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ISSN: 2157-7595
Journal of Yoga & Physical Therapy
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A Comparison of Preschoolers' Motor Abilities Before and After a 6 Week Yoga Program

Deborah Bubela* and Shanya Gaylord

Department of Kinesiology, University of Connecticut, USA

*Corresponding Author:
Deborah Bubela, PhD
PT, PCS, Department of Kinesiology
University of Connecticut, 358 Mansfield Road
U-1101, Storrs, CT 06269-2101, USA
Tel: 860-486-1995
Fax: 860-486-1588
E-mail: [email protected]

Received January 22, 2014; Accepted February 25, 2014; Published March 03, 2014

Citation: Bubela D, Gaylord S (2014) A Comparison of Preschoolers’ Motor Abilities Before and After a 6 Week Yoga Program. J Yoga Phys Ther 4:158. doi: 10.4172/2157-7595.1000158.

Copyright: © 2014 Bubela D, et al. This is an open-access article distributed under the terms of the Creative Commons Attribution License, which permits unrestricted use, distribution, and reproduction in any medium, provided the original author and source are credited.

 

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Abstract

Objective: While studies have demonstrated the beneficial effects of yoga for school-aged children and adults, there is limited research on the influence of yoga on preschoolers’ motor abilities. The purpose of this study was to investigate how young children respond to Hatha yoga training by comparing preschoolers’ strength, flexibility, coordination and balance before and after a 6-week yoga program. Method: A cross-over design was used to compare performance of two groups of preschool children aged 3-5 before and after a 6-week developmentally appropriate yoga training program. The short form of the Bruininks- Oseretsky Test of Motor Proficiency, Second Edition (BOT-2) and long jump were used to quantify strength, balance and bilateral coordination. Knee extension strength was measured with hand-held dynamometry and functional flexibility of low back and hamstrings was quantified by the Sit and Reach Test (SRT). Results: When compared to a control group, the group participating in yoga demonstrated a statistically significant increase in static balance and functional lower extremity strength with a strong effect size, (d) =1.52, (d) = 0.82 respectively. When comparing individual’s performance before and after participating in the yoga program, individuals showed statistically significant improvements in at least one measure of strength, flexibility and coordination indicating moderate effects of the yoga training. Conclusion: The gross motor development of pre-school children may be enhanced by participation in a 6 week long developmentally appropriate group yoga program.

Keywords

Yoga; Preschoolers; Strength; Balance; Coordination; Flexibility; Gross motor development.

Introduction

The mind-body practice of yoga has become increasingly popular in recent years as a way to improve overall health and fitness across age ranges [1]. Yoga’s integration of poses (asanas), breathing (pranayama) and meditation provides benefits to multiple body systems [2]. Current research suggests that yoga may produce therapeutic benefits for adults with a variety of conditions, including but not limited to back pain, osteoarthritis, cardiovascular disease and depression [2]. While the majority of research has focused on the effects of yoga on adults, studies have also demonstrated improvements in children 6 years of age and older in the areas of endurance [3,4], strength [3,4], motor planning and motor performance [4-6]. Study results have also suggested potential improvement in cardiovascular health in children, as demonstrated by a reduction in blood pressure, heart rate and respiratory rate after participating in a yoga program [2].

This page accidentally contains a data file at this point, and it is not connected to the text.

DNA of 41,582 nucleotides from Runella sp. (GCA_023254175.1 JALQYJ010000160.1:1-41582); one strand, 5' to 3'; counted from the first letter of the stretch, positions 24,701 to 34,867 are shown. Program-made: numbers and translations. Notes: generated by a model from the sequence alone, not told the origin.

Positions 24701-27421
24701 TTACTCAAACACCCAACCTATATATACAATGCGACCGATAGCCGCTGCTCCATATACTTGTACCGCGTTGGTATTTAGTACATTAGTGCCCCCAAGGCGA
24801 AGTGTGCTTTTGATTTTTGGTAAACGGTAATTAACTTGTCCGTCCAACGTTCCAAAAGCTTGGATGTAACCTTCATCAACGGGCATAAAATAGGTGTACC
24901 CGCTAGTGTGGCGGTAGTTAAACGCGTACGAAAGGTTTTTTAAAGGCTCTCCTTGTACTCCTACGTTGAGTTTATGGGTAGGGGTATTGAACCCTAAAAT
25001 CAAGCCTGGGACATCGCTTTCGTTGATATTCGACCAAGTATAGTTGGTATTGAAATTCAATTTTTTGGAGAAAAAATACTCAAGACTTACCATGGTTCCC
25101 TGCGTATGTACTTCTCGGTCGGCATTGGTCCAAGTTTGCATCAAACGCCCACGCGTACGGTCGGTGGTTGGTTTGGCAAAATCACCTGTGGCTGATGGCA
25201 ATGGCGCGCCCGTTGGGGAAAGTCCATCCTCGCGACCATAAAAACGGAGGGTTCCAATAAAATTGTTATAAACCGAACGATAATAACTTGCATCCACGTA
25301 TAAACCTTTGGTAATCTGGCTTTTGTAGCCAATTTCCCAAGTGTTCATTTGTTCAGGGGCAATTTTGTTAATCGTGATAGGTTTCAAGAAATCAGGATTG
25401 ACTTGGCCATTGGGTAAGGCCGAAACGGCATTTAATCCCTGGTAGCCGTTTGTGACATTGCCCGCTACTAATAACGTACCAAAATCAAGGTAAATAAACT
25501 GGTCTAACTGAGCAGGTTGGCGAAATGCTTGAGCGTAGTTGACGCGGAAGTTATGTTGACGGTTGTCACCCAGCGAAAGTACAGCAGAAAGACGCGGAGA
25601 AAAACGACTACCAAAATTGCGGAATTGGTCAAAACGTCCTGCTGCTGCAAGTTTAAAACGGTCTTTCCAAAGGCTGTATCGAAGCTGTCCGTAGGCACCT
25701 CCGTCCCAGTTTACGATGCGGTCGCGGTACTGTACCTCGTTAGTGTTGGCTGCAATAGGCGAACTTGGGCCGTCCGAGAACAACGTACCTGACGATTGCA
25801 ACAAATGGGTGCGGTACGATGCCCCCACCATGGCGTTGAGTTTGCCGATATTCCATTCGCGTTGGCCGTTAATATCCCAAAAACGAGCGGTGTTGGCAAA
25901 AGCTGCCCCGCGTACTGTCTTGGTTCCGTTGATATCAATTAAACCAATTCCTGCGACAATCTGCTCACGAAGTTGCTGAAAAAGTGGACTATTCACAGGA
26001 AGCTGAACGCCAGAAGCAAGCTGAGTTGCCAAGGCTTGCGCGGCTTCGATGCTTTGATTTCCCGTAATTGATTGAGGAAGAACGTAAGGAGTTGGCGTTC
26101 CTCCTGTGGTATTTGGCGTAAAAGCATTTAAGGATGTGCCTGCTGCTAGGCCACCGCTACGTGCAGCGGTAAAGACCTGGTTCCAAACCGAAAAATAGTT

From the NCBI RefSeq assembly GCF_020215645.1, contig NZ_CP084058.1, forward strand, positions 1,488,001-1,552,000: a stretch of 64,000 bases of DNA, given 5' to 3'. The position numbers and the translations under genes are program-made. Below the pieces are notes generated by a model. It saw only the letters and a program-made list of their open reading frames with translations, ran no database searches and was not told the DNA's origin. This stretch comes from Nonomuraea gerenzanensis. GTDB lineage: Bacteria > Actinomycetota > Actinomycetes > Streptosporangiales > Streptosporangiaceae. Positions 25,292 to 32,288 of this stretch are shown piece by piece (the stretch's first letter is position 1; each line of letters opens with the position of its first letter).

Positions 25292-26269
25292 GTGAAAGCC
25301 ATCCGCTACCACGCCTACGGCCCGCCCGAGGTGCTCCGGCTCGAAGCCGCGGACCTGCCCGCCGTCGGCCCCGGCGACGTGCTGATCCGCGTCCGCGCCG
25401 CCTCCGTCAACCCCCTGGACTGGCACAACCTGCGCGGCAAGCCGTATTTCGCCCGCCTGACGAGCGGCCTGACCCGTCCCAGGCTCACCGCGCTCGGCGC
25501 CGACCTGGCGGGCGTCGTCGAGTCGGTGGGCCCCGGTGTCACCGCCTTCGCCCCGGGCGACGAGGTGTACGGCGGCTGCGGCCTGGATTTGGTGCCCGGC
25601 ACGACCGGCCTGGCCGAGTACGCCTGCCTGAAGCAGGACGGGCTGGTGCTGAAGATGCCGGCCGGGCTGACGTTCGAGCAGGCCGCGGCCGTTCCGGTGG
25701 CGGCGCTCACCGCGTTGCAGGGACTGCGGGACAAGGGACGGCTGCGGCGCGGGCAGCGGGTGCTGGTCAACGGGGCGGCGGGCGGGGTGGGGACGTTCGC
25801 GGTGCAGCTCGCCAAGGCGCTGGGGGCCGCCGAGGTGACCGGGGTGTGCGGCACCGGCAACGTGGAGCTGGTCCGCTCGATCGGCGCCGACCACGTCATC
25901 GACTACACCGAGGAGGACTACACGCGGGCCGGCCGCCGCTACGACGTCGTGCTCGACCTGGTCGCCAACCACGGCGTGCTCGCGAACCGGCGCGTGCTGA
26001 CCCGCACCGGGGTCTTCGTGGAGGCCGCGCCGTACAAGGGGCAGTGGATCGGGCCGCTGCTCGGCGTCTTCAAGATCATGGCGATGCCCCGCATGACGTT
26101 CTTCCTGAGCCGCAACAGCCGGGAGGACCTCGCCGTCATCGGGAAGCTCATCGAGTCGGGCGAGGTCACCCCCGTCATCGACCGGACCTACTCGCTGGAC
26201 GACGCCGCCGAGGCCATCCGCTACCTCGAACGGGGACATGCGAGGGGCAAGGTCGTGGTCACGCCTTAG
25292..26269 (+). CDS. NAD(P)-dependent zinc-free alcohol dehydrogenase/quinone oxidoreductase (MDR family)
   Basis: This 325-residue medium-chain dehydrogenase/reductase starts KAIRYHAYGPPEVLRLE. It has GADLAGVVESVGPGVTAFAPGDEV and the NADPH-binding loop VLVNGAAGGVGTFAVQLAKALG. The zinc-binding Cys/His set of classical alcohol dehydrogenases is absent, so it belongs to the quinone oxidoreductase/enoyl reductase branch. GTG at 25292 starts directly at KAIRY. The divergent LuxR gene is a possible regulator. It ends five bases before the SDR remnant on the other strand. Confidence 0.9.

While studies have suggested potential therapeutic benefits of yoga for school-aged children, the quantity and rigor of such studies are limited [2]. Even fewer studies have specifically considered the implementation of yoga programs for very young children especially with respect to their motor development. Some authors support the use of yoga with preschoolers as it is safe, inexpensive, and relatively easy for pre-school teachers to integrate into the classroom routine [7]. While benefits experienced by older children would most likely translate to younger children, empirical testing has been limited to only a few studies. The results of one quazi-experimental study conducted with pre-schoolers who were at risk for developmental delays indicated that participation in a yoga program twice weekly over a four week period yielded slight improvements, but little to no statistically significant benefits in behavior, fine and gross motor skills or academic performance [8,9]. Similarly, no significant changes occurred in preschoolers’ attention after participation in a 4 week yoga program, but a trend toward improved attention in girls was identified [10]. Participation in yoga programs was associated with diminished aberrant behavior in typically developing preschoolers [11] as well as those with autism [12]. The positive effects of yoga for older children and the trends toward improved performance in younger children warrants controlled study of yoga in a preschool population.

The present study was conducted to investigate how young children’s motor performance responds to Hatha yoga training by comparing preschoolers’ strength, flexibility, coordination and balance before and after a developmentally appropriate 6-week yoga program.

Methods

Subjects

A convenience sample was used consisting of children enrolled in one of two regular education preschool classrooms in the UCONN Child Development Labs. The sample consisted of 27 healthy students (13 in Classroom A and 14 in Classroom B), whose ages ranged from 3-5 years. The study sample was representative of a typical preschool classroom population relative to gender, ethnicity and level of ability. Classroom A consisted of 13 children (6 females, 7 males) with an average age of 43 months and Classroom B consisted of 14 children (6 females, 8 males) with an average age of 49 months. All children were invited to participate in the yoga activities with no exclusion. The University of Connecticut’s Institutional Review Board approved the study and parental consent forms were received from all children participating in the study.

Motor Component Test Item
Bilateral Coordination Jumping in place - Same sides synchronized